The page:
Jukes, E. (2008), "Law, Libraries and Technology", Program: electronic library and information systems, Vol. 42 No. 2, pp. 194-197. https://doi.org/10.1108/00330330810867774
Emerald Group Publishing Limited
Copyright © 2008, Emerald Group Publishing Limited
No one can deny that libraries have gone through significant change in recent years, caused mainly by the introduction of digital technologies, as well as the onward march of the Internet. Because of this advancement in information and communications technology, the running of libraries has become ever more complex and, as a result, it is essential that librarians are in a position to adapt and deal with these new circumstances of employment and service.
One particular area of concern is that of copyright. Of course, copyright has always been a problem area for librarians, but the digital age, with its ease of scanning books, file sharing, copying and downloading music and movies, has really turned copyright issues into a minefield. Legislation and case law that originated in a non‐digital time seem no longer of relevance in the digital age, and contravention – even innocent contravention – brings with it the risk of legal action. Mark van Hoorebeek, in his book, Law, Libraries and Technology, says that: “no one wants to encounter litigation caused by ignorance”. The author appreciates that copyright has a reputation as being “a complex and turgid area” and has organised his book into clearly defined chapters and targeted it specifically at librarians and the library profession.
Chapter 1 – an introduction to intellectual property – spells out the fundamentals; the definition of property; sources of law – statute law and case law; tangible and intellectual property as well as an examination of what is copyright. The chapter ends with a set of notes. The notes are comprehensive, quoting legal citations where necessary. Indeed, the notes at the end of each chapter can be so comprehensive that there are times that one has the impression that the notes are longer than the chapter!
Copyright on the world stage is covered in chapter 2. It is important to say that the book is written from a UK perspective – legislation quoted is UK legislation. However, a book on this subject cannot be written totally in isolation. Significant legislative effort has been made with the aim of harmonising intellectual property law throughout the world, and this particularly relates to the European Union (EU) signatory countries (including the ten new accession states). The chapter also points out the agreements to which most of the world has ascribed, such as the agreements instigated and enforced by the World Trade Organisation (WTO) and the World Intellectual Property Organisation (WIPO) as well as the Berne Convention and the Universal Copyright Convention.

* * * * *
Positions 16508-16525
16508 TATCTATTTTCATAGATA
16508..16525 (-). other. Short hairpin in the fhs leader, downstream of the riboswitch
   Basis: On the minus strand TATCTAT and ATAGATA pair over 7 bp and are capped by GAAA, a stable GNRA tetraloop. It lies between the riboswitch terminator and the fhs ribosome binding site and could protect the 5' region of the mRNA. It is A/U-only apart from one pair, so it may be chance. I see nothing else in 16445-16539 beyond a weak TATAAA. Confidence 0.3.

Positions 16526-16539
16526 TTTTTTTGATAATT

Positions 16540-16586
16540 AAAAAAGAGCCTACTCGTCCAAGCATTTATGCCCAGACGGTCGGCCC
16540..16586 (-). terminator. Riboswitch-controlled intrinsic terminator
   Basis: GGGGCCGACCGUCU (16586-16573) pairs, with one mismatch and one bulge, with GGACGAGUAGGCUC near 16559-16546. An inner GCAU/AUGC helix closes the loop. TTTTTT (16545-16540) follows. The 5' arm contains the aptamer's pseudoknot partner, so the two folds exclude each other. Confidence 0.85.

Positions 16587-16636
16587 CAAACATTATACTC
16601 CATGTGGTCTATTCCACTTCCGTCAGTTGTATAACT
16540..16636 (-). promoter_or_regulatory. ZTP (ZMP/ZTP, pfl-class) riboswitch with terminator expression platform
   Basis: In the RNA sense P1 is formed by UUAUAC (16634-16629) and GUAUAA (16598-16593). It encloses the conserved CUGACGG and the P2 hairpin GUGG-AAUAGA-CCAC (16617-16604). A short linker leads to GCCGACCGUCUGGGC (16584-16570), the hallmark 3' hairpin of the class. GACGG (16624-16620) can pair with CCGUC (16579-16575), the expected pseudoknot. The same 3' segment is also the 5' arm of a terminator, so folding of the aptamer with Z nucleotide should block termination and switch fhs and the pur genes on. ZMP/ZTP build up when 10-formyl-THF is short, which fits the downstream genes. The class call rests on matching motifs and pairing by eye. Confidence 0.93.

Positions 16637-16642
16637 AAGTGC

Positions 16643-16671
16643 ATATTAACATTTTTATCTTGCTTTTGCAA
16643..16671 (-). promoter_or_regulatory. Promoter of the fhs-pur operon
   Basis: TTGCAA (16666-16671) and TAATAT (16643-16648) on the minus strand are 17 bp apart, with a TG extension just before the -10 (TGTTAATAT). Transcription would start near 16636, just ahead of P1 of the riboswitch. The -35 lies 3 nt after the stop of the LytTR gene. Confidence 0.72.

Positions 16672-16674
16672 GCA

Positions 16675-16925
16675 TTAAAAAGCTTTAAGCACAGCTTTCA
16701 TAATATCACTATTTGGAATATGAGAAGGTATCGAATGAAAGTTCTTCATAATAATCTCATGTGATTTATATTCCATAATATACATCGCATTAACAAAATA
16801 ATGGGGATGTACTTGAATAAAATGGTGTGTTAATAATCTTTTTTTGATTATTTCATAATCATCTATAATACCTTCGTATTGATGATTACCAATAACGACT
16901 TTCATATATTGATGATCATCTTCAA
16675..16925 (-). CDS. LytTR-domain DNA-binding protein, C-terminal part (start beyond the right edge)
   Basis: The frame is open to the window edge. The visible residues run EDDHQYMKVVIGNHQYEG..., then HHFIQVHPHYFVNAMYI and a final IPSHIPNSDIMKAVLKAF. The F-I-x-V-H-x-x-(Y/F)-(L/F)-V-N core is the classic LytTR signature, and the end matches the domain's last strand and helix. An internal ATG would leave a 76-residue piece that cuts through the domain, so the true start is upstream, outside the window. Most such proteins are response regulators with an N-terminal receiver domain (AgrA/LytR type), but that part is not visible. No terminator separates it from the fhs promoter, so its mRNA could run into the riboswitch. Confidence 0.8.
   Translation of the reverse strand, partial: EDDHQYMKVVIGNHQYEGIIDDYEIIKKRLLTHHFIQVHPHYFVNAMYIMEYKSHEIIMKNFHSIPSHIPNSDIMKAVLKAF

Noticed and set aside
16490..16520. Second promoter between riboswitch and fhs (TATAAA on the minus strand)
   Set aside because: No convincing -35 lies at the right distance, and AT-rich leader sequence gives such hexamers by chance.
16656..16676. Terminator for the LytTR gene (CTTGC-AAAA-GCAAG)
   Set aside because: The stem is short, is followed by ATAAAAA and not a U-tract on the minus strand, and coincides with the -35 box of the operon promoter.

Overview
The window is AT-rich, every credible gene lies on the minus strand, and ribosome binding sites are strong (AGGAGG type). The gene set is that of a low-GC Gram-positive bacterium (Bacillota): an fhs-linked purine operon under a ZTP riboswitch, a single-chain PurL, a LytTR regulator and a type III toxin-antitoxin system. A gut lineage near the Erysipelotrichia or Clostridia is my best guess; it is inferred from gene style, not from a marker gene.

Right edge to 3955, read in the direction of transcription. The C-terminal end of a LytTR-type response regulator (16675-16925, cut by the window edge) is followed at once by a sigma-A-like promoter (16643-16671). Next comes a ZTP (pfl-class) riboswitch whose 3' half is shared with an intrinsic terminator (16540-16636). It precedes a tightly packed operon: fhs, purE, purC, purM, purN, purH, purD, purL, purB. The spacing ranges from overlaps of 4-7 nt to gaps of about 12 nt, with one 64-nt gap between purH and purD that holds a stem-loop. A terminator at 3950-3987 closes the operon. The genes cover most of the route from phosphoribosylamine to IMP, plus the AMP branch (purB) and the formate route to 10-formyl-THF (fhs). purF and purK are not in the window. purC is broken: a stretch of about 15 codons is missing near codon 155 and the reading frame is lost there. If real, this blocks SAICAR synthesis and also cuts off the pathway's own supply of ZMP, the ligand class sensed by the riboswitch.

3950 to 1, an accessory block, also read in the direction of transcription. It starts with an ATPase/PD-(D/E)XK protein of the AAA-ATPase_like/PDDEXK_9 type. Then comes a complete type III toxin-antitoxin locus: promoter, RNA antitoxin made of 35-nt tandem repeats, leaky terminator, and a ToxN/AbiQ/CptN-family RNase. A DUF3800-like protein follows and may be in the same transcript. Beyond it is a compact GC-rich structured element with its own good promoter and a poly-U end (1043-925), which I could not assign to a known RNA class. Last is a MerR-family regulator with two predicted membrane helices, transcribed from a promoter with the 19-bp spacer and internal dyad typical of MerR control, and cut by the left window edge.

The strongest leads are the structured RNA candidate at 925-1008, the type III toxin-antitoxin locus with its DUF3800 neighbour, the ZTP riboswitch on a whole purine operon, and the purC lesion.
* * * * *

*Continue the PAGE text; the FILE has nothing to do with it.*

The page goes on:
In chapter 3, which looks at the European dimension, an important point is made that information professionals need to possess an appreciation of the international dimension to laws because of the scope of those laws' litigious powers. The chapter also looks briefly at how the UK's law‐making power is governed (before examining the European dimension of copyright through the nature of the UK's membership of the EU, as well as a descriptive account of the levels of enforcement of EU law and its applicability to private and public institutions. The chapter concludes by assessing the impact of regulations through examples of EU governance and the potential burdens this may place on information professionals.
The foundations of UK copyright are examined in chapter 4, including the national copyright law governing UK libraries. The chapter looks at the thematic underpinnings of copyright, beginning with the idea/expression dichotomy – a US term – although the same concept is expressed in various ways and aims to achieve the same goals, which is that ideas expressed go into the public domain and can be used freely by all, but that the author's particular expression remains the author's property over which the author can exert control, and potentially benefit from its use. It is a general theme, which runs through copyright law. The rest of the chapter looks at originality in copyright, asks why we have copyright and considers natural rights theories, reward and incentive based theories. The chapter concludes by looking at what can be protected by copyright. It is noted that copyright has developed in a gradual way due to the pressures of technological changes.